There are five measures that the Budget can initiate to iron out the anomalies in the current tax regime
A corporate-friendly tax regime will benefit economic growth | Photo Credit: Denis Vostrikov
The last few years have been truly tumultuous for the global economy, with unprecedented economic and geopolitical developments. Within this changing external scenario, the Indian government has done well to maintain stability in tax rates. Today, the country is recognised for its strong growth performance and continued potential to contribute to global growth, even as conditions remain uncertain.
With growth as a primary objective, the forthcoming Budget needs to keep the focus on tax certainty for businesses and the lower corporate tax rates announced in previous Budgets should remain untouched. This would impart confidence and certainty to businesses planning new investments. A few key steps would help to rationalise and simplify taxes.
First, a significant incentive provided for the manufacturing sector as part of Atmanirbhar Bharat mission was the concessional tax rate of 15 per cent, subject to certain conditions. This was applicable to manufacturing companies set up from October 1, 2019 and commencing operations before March 31, 2023. Given the current economic uncertainty, it is suggested that the sunset period be extended for another two years to March 2025. Such a step would encourage manufacturing companies to take up capacity creation and thereby generate employment.
Second, digitalisation, assessments, and paperless payments have greatly streamlined the tax payment processes. Dispute resolution and minimisation of disputes must be further addressed by improving the functioning of mechanisms like Faceless Appeals, Advance Pricing Agreement, Board for Advance Ruling and Dispute Resolution Scheme.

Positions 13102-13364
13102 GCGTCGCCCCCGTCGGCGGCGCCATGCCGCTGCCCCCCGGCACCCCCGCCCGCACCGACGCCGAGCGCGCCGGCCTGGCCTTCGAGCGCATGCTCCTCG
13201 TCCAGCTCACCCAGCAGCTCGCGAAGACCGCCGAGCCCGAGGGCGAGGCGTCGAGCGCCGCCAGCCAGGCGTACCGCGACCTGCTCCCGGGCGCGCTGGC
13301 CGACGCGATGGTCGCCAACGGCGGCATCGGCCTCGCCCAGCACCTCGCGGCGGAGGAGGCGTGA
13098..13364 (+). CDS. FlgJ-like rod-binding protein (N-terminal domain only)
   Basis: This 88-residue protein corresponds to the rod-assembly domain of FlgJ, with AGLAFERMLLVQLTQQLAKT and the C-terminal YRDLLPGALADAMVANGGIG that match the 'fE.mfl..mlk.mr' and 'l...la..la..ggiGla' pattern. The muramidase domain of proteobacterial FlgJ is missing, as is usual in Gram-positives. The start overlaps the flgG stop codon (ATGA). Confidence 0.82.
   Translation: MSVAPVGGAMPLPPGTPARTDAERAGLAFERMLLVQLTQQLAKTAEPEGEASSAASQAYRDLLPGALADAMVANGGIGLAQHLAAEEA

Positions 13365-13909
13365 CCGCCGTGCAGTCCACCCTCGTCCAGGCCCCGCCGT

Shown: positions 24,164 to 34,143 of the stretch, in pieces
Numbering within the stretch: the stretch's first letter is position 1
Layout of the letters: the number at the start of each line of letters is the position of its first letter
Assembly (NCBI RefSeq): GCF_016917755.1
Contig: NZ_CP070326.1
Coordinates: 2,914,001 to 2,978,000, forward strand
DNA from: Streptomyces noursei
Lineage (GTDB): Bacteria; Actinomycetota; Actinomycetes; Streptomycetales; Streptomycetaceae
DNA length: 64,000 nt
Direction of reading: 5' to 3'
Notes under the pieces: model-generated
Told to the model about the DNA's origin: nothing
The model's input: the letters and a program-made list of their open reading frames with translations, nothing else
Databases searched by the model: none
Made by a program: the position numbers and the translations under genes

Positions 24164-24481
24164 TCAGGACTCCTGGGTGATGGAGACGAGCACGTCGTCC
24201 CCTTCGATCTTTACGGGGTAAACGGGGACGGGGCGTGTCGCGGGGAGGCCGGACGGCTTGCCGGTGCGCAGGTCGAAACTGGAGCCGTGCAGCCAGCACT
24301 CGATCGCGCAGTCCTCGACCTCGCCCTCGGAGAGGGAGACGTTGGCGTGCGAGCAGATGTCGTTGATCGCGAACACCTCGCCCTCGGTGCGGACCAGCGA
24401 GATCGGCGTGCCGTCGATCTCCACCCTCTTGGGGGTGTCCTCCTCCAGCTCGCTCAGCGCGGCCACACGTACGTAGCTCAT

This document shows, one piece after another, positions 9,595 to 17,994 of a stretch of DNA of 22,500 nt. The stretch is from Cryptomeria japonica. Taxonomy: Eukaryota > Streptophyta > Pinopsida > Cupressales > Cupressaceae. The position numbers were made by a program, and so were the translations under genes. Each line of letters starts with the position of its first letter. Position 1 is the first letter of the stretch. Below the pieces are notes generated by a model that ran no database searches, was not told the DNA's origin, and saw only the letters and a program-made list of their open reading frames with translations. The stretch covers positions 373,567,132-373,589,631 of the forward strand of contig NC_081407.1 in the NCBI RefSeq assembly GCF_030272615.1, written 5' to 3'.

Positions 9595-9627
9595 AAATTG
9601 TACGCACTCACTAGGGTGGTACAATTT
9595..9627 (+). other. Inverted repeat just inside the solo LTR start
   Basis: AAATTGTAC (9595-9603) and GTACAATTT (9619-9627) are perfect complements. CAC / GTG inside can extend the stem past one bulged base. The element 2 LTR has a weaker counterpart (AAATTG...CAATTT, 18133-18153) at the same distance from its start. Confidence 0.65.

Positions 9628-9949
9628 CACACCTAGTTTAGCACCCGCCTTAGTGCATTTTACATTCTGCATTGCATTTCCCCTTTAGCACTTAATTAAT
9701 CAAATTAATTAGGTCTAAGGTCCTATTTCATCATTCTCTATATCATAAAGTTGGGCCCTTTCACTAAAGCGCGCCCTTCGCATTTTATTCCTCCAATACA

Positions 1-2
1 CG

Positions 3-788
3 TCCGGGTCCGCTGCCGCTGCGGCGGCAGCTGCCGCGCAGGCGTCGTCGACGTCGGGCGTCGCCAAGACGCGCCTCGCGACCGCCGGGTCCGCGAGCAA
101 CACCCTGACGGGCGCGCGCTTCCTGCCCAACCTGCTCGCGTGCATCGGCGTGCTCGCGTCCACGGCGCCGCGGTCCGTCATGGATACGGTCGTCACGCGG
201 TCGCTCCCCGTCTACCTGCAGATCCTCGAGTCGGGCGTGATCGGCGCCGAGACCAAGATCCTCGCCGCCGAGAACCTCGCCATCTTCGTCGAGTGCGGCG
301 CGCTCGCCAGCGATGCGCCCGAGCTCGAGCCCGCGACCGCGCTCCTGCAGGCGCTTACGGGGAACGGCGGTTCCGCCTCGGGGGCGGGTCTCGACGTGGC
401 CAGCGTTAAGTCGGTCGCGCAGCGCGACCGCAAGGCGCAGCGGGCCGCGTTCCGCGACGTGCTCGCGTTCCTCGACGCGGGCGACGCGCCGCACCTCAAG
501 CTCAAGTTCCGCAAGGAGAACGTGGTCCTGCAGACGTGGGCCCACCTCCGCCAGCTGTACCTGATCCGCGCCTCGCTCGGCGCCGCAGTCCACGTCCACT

Third, with the addition of section 194R and section 194S in Finance Act 2022, there is now a wide variety of TDS provisions applicable to payments to residents with different rates and different thresholds, which can be confusing and lead to disputes. While the importance of all TDS information getting captured in Form 26AS/AIS of the deductees makes it easier for the government to collect the balance taxes from the resident taxpayers, the government may consider laying down a roadmap for reducing the disparity in TDS rates by having only two or three categories of payments and a small “negative list” of payments which will not be liable to TDS. This will ease the compliance burden on the taxpayers, and simplify the TDS regime.
Fourth, at present, there is no consistency in capital gains tax rates or holding period for different types of instruments falling within the same asset class. Even the indexation benefit differs in different situations. The tax rates also differ for residents and non-residents. The government must bring out a framework for greater simplicity, consistency and rationalisation of the capital gains tax regime.
Five, consequent to the reduction of corporate tax rates, the differential between personal and corporate tax has widened. The highest marginal rate for individuals has now gone up to 42.74 per cent (highest slab) against the normal Corporate Tax Rate of 25.17 per cent. This differential between individual and corporate tax rates is leading to several structuring decisions being adopted in favour of corporate model, such as proprietorship business moving to company format.
This has become further complicated with Budget 2020 having introduced a new tax regime of income tax for individuals that co-exists with the old one. To boost private consumption expenditure, a reduction in tax rates for individuals with total incomes upto ₹20 lakh may be considered to provide relief to middle class taxpayers.
Budget 2023-24 would consolidate and strengthen India’s growth momentum and these steps would contribute greatly to the effort.
The writer is Director-General, CII